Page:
Survival of bacteria during ingestion and transition through the stomach’s gastric juices and into the lower gut (where the majority of the gut microbiome is located) is a key mechanism relied on by live bacteria products.
An independent study tested Symprove and seven other market-leading products with the aim of exploring the comparative health and survival of different commercial formulations at two stages of use; the point of consumption and following exposure to gastric fluid. Three liquid (including Symprove) and five freeze-dried products were used.
In the study an enumeration test (were the claimed number of bacteria recoverable), a tolerance test (did the bacteria survive exposure to gastric juices) and a real-time growth test (did the bacteria grow after exposure to gastric juices) were carried out in an independent study at University College London School of Pharmacy.
Symprove was found to deliver 100% of the claimed colony forming units (CFUs), 100% of Symprove bacteria survived the tolerance test and the bacteria grew in the real-time growth test.
- Fredua-Agyeman, S. Gaisford (2014)
Comparative survival of commercial probiotic formulations: tests in biorelevant gastric fluids and real-time measurements using microcalorimetry
The large number of probiotic products now available makes the decision about which product to choose difficult both for the consumer and for the specialist providing dietary/nutritional advice. Data on the viability of the bacteria in these products, in an in vivo situation, are therefore important. This study was designed to explore the comparative health and survival of probiotic species in various commercial formulations, using more realistic test systems. This might allow further understanding of factors that must be controlled to optimise the delivery of live healthy bacteria to the lower gut.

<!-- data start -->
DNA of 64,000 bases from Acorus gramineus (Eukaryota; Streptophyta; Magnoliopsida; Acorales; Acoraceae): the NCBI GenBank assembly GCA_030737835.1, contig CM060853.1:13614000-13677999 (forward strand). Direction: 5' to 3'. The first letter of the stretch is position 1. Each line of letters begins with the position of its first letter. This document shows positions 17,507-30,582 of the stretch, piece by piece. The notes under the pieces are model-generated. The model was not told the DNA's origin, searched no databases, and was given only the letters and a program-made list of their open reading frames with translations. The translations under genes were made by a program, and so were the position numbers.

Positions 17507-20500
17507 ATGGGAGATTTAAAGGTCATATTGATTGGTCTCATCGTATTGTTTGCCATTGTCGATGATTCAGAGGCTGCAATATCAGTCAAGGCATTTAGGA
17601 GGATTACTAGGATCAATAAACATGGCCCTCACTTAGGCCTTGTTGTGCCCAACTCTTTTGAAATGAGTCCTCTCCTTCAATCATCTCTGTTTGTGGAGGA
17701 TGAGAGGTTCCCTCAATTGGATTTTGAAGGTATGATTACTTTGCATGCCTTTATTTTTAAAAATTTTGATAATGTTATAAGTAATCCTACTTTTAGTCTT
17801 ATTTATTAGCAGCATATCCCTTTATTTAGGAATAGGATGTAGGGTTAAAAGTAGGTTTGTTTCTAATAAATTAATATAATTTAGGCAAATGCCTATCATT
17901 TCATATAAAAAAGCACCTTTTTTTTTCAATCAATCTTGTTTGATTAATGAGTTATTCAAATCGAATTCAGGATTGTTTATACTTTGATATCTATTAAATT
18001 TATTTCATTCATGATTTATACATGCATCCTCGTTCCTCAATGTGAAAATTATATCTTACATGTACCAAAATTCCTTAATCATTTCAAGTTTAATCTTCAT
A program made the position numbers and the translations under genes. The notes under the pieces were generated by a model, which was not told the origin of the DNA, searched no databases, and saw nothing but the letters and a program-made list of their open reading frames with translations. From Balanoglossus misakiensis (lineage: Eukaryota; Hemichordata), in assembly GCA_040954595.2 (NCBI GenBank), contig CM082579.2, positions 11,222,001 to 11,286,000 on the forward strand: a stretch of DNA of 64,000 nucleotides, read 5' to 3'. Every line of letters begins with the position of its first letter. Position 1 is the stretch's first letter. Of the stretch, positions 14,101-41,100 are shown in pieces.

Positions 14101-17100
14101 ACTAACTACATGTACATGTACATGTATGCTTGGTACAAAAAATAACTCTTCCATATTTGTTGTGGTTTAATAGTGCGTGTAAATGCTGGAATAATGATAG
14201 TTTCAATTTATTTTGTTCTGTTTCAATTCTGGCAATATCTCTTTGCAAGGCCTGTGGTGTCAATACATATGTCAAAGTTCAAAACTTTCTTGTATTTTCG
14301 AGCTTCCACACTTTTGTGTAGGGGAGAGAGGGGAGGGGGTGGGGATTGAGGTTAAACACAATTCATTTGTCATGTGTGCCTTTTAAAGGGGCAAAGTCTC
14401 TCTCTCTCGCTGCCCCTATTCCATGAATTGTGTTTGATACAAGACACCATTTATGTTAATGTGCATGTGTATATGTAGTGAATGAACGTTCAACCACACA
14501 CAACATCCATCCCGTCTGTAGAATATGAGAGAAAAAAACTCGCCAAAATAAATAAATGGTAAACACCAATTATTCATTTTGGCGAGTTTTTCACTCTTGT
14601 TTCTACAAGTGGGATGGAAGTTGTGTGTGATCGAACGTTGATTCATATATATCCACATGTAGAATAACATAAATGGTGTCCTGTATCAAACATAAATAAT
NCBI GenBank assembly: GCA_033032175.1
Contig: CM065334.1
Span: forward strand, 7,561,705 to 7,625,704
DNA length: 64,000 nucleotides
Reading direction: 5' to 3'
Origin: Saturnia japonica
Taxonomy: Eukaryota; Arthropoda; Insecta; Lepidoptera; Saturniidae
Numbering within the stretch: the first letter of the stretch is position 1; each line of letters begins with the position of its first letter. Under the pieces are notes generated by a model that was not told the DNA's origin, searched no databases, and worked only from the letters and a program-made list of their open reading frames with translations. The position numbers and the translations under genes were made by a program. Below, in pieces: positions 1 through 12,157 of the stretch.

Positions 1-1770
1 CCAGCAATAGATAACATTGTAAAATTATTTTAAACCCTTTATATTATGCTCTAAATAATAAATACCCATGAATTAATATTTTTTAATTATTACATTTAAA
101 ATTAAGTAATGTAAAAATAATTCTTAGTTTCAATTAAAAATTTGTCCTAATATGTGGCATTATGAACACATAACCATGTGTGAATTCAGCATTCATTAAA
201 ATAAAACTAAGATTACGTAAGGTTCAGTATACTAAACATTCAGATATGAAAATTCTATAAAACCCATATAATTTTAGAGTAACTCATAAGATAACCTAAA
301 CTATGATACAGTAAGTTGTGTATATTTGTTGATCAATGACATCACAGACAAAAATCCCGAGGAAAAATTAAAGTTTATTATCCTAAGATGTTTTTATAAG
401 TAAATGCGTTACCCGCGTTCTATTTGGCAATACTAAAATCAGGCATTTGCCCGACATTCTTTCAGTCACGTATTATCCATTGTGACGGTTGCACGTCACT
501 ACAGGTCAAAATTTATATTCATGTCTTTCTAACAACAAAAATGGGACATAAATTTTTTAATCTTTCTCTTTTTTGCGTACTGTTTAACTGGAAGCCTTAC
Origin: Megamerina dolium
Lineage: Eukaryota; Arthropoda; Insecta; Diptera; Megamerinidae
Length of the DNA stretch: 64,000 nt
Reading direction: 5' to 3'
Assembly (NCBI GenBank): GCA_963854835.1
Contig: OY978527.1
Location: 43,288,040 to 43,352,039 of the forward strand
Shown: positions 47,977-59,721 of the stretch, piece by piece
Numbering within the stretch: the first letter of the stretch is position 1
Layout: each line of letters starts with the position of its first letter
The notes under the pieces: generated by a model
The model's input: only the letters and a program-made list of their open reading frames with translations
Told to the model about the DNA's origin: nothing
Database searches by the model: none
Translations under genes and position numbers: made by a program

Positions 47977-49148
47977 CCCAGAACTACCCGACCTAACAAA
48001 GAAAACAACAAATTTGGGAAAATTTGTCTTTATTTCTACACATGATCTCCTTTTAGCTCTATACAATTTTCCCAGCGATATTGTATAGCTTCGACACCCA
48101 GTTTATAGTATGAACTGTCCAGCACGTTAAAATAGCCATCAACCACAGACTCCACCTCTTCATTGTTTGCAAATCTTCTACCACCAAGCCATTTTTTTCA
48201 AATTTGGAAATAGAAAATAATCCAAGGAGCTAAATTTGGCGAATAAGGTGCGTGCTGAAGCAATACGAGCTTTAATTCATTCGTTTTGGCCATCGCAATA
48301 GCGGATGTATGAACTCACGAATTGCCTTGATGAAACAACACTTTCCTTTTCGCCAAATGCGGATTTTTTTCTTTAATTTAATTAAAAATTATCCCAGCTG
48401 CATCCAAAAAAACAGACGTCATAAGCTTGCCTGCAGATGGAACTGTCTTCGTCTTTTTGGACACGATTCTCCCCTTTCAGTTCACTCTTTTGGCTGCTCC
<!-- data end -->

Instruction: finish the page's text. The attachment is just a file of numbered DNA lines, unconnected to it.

A total of eight commercially available probiotic preparations were selected for enumeration tests and in vitro gastric tolerance tests. Tolerance assays were conducted in porcine gastric fluid (PGF) fed and fasted state (pH 3.4±0.04), simulated gastric fluid (SGF, pH adjusted to 1.2 and 3.4) and fasted state simulated gastric fluid (FaSSGF, pH adjusted to 1.6 and 3.4). Isothermal microcalorimetry was also used to measure real-time growth of probiotics after exposure to simulated gastric fluid.
Results from the enumeration tests indicated that recovery of viable organisms per dose is the same as or better than the stated label claims for liquid-based formulations, but lower than the stated claim for freeze-dried products. Results from the in vitro tolerance tests overall suggest that the PGF provided a harsher environment than the simulated systems at similar pH.
In general, liquid-based products tested tended to give superior results in terms of survival compared with the freeze-dried products tested. Results from tests in the fed state in PGF suggested that food greatly affects viability. Microcalorimetric data showed that for some products probiotic species were able to grow following exposure to gastric fluid, suggesting that viable bacteria reach the gut in vivo.